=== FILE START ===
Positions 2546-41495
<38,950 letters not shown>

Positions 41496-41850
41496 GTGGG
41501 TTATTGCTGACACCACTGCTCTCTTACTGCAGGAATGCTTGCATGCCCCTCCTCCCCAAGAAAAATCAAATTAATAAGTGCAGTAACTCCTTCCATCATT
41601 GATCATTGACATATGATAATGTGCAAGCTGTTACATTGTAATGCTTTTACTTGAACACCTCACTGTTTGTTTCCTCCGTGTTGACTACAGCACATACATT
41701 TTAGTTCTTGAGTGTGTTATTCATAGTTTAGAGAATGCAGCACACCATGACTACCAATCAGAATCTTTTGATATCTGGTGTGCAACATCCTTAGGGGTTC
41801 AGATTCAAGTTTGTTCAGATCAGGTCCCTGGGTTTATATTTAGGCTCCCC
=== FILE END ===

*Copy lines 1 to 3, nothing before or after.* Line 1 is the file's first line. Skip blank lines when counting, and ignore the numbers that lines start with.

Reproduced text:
Positions 2546-41495
<38,950 letters not shown>

Positions 41496-41850